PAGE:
The course is informed and structured along collaborative, co-operative and collective principles and pedagogical models, employing alternative models of art education. The course structure is responsive, it is designed to initiate student-led discussions and encourage participants to help shape and steer the course.
Using the course outline as a starting point we will use collective decision-making to modify and adjust the course to our needs. Current conditions under Covid-19 give us the opportunity to cast aside our expectations of what education should be and think in terms of pedagogical practice as a collaboration between participants who are teaching each other what they need to learn. Be prepared to take an active role in deciding how the course unfolds and making your voice heard in discussions.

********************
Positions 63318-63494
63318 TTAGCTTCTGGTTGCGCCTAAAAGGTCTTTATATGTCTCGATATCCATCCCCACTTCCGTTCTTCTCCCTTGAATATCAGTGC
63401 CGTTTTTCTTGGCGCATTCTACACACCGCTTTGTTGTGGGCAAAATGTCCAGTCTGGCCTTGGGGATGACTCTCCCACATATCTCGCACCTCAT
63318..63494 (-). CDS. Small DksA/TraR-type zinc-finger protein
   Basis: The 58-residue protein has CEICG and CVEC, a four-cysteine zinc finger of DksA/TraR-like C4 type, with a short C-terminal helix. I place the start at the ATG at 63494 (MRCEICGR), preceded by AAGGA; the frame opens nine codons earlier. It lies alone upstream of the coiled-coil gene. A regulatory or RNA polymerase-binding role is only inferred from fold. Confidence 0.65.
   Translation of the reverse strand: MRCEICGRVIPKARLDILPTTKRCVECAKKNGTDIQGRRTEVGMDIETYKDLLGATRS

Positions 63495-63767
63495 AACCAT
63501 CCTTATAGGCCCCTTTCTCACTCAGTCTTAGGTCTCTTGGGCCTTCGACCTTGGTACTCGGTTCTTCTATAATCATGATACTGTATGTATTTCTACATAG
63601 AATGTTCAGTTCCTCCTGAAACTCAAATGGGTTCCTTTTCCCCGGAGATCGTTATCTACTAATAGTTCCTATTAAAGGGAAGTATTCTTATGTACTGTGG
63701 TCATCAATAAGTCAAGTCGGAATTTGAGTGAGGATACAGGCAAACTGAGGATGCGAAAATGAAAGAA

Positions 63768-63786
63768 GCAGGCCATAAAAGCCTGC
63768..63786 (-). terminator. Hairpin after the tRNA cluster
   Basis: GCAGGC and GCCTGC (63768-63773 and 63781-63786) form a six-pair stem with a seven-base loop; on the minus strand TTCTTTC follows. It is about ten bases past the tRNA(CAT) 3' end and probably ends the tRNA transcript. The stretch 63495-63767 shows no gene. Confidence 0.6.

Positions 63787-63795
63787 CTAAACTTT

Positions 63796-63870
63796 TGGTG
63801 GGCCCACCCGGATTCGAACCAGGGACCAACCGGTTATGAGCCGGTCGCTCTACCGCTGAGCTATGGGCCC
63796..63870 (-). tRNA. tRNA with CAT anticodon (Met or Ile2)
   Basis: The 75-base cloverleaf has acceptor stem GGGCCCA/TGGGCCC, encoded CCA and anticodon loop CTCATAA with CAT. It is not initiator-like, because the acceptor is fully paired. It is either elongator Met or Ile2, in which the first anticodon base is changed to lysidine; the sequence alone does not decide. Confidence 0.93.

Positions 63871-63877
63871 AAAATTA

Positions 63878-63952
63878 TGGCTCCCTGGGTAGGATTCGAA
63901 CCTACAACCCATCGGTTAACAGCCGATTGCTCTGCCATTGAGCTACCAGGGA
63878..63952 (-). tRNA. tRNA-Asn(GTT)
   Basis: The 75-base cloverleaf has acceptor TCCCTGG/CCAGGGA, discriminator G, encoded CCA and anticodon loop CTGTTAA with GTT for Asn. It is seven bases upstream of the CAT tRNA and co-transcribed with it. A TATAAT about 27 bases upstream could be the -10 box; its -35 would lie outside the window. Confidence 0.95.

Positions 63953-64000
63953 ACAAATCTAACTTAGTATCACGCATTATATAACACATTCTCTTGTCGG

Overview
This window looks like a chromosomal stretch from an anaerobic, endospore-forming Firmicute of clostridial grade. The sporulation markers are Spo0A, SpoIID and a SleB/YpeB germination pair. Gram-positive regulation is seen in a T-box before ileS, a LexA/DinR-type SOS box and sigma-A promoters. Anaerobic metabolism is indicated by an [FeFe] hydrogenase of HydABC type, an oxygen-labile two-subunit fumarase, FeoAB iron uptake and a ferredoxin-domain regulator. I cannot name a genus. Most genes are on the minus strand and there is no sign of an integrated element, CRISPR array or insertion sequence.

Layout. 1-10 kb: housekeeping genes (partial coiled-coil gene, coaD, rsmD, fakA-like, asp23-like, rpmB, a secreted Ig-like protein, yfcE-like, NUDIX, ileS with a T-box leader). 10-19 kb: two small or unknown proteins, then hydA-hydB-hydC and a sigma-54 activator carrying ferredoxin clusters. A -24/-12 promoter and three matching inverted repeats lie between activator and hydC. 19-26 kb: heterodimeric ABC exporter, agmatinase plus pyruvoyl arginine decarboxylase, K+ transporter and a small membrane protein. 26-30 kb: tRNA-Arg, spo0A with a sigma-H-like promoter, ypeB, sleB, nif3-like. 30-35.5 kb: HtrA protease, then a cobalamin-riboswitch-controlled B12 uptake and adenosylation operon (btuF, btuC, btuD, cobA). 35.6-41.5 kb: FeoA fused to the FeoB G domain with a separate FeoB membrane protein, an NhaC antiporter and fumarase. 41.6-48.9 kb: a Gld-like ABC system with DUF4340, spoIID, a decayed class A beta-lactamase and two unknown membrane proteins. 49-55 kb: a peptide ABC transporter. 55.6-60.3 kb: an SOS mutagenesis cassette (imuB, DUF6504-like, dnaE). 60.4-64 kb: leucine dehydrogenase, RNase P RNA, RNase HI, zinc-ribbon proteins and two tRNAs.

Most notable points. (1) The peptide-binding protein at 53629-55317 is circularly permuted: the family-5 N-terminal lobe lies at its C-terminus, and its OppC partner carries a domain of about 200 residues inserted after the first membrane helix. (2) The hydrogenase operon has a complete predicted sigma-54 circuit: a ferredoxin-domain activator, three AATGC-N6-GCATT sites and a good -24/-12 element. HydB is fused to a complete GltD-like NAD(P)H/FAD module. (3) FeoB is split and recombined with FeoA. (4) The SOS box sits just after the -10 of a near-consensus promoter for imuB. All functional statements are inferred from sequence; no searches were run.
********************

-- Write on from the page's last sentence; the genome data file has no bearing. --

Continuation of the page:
To ensure that we all start from an equal footing please include any access requirements or concerns in the registration form. This includes anything that might prevent you from participating fully in the course.
Sophia Kosmaoglou is an artist, tutor, curator and researcher. Her work addresses the construction of identity through relationships and more recently her research and practice is oriented toward group dynamics, collectivity, cooperation and self-organisation. Blurring the boundaries between art, education and activism, her work questions the ontology of art, its social functions and institutional contexts, and creates opportunities to experiment with collective economies and learning environments. In 2015 she founded ART&CRITIQUE, an alternative art education network, which was succeeded in 2019 by the Radical Pedagogy Research Group, a peer-led participatory action-research project. She is currently working on a project to start a co-operative art school that will provide a self-organised and sustainable alternative to mainstream art education.